Last week the European Court gave a decision that Louis Vuitton had been fighting to avoid since 2015.

The Court decided that Louis Vuitton’s “Damier Azur” chess board pattern lacked the required distinctiveness to be a registered trade mark in the EU.  

Unless Louis Vuitton appeals it will no longer have trade mark protection for the pattern which is used on accessories such as handbags and purses as well as other goods.

The pattern lacking the required distinctiveness

Acquired distinctiveness requires that a significant proportion of the relevant public seeing the trade mark would identify the accessories as originating from Louis Vuitton.

For this purpose a range of factors are considered, including market share, the amount invested to promote the trade mark and “how intensive, geographically widespread and long-standing” the use has been.

An important factor for Louis Vuitton was to prove acquired distinctiveness throughout the EU.

It was recognised that it would be “unreasonable” to provide proof for each individual EU member state and that evidence could apply to multiple EU member states. For example, Louis Vuitton could have grouped certain EU member states together and acted as if they were one distribution network.

Alternatively a “geographical, cultural or linguistic proximity” could mean that the public in one EU member state is sufficiently aware of goods in another EU member state. In contrast the submission of evidence for a substantial part or a majority of the EU or covering all EU member states bar one would not be sufficient.

The General Court ruled that the evidence provided was insufficient, particularly in respect of Lithuania, Latvia, Slovakia, Slovenia, and Bulgaria.

Louis Vuitton argued that “consumers engage in homogenous behaviour as regards luxury brands” throughout the EU due to travel and the internet. However, this was rejected as “too general”.

The Court also decided that Louis Vuitton had not sufficiently substantiated its argument that geographical and cultural proximity meant the evidence for Poland and Sweden could apply to Lithuania and Latvia and evidence for Romania could apply to Slovakia, Slovenia and Bulgaria. As a result acquired distinctiveness had not been shown throughout the EU.

Acquired distinctiveness in the UK

The EU covers 27 member states and showing acquired distinctiveness sufficiently throughout the EU appears to be difficult (for example, as shown by Nestlé in respect of an unbranded four finger Kit Kat chocolate bar.)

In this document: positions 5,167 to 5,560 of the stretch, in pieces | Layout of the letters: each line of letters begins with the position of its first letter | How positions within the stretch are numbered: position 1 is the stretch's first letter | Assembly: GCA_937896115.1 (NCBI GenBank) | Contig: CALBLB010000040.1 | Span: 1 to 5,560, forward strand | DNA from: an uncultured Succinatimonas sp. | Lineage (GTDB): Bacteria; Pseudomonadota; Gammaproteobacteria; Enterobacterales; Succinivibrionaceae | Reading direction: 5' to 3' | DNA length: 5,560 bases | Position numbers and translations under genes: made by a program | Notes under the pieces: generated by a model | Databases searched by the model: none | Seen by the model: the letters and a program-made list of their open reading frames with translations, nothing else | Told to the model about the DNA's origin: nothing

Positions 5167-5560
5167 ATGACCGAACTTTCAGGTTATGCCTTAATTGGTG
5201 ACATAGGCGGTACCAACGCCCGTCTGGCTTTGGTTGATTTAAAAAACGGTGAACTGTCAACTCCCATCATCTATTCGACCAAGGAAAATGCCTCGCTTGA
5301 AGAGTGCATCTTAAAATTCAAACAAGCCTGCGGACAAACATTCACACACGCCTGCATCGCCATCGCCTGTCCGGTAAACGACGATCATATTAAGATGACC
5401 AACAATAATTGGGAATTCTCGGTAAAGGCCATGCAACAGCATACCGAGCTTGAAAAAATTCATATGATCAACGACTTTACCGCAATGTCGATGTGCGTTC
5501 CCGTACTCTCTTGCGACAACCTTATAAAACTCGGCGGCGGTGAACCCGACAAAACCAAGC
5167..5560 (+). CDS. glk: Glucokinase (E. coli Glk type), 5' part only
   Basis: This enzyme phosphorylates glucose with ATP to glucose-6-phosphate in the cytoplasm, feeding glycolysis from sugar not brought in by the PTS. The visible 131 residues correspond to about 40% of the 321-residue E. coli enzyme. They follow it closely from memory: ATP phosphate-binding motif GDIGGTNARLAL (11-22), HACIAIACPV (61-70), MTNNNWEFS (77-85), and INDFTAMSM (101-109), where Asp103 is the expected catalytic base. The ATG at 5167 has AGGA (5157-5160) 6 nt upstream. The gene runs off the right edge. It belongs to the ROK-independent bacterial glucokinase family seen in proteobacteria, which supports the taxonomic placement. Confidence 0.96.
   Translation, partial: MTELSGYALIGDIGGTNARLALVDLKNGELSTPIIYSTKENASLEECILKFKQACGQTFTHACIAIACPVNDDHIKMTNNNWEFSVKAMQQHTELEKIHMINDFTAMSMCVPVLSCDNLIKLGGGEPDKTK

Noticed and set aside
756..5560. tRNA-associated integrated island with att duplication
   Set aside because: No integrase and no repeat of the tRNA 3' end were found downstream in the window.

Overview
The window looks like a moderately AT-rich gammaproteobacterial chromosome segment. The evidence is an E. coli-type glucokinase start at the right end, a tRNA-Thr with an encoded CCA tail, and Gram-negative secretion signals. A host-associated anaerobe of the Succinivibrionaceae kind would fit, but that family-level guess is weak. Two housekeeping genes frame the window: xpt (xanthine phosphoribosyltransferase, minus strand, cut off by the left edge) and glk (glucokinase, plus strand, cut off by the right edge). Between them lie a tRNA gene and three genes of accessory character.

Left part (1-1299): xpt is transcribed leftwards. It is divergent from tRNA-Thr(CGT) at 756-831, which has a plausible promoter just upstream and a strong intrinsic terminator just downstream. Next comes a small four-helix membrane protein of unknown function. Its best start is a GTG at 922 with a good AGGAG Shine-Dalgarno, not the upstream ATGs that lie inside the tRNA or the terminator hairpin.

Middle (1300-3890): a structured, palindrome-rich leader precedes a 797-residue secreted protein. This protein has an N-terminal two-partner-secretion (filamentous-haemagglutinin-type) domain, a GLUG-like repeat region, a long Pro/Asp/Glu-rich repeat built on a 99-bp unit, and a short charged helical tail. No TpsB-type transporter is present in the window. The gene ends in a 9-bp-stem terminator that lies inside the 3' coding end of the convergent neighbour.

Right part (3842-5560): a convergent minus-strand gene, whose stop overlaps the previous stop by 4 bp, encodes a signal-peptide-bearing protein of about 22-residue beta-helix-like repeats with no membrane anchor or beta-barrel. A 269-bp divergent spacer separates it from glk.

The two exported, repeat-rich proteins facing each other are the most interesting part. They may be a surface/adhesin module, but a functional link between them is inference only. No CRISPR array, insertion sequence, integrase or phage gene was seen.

In contrast, for the UK (which has the same legal requirement that a mark that is “devoid of distinctive character” cannot be registered, unless it has acquired distinctive character through use) it may be slightly easier to register trade marks as evidence of acquired distinctiveness must be shown throughout the UK only.

Evidence for a certain region only (such as Scotland) would not usually suffice. But this does not mean that evidence is needed for every UK city.

Further, the guide issued by the UK Intellectual Property Office provides an example of a trade mark for a Welsh word. This may only require evidence of acquired distinctiveness for a substantial proportion of those who speak Welsh in Wales. Therefore, in theory, it may be easier to meet the territory threshold for acquired distinctiveness in the UK.

Why apply for a trade mark?

Increasingly businesses are applying to register non-traditional trade marks such as shape, colour or sound marks. From October 2017 (in the EU) and January 2019 (in the UK), it has no longer been a requirement that trade marks must be able to be represented graphically (for example, shown as a word or logo).

As examples, the relevant UK and EU laws state that a trade mark may include designs, colours, sounds, etc. Accordingly, the requirement is now that the trade mark is capable of:

  • distinguishing the goods/services of one undertaking from another; and 
  • being represented in a way that means the subject matter of the protection is clear and precise.

As a result, businesses are applying to register designs as trade marks. This is because a design registration:

  • lasts for a maximum of 25 years (if renewed every five years); a trade mark can be renewed indefinitely every 10 years;
  • has to be new and produce a different overall impression compared to any earlier designs available to the public; and
  • must be made within one year of the design entering the public domain which is not the case in respect of a trade mark. 

Take home point

Businesses with non-traditional trade marks (that can be shown clearly and precisely, and are able to sufficiently distinguish the business’s goods / services as originating from its business) should consider applying to register them whilst at the same time remembering that design registration (if relevant) may provide an easier way to securing intellectual property registration.


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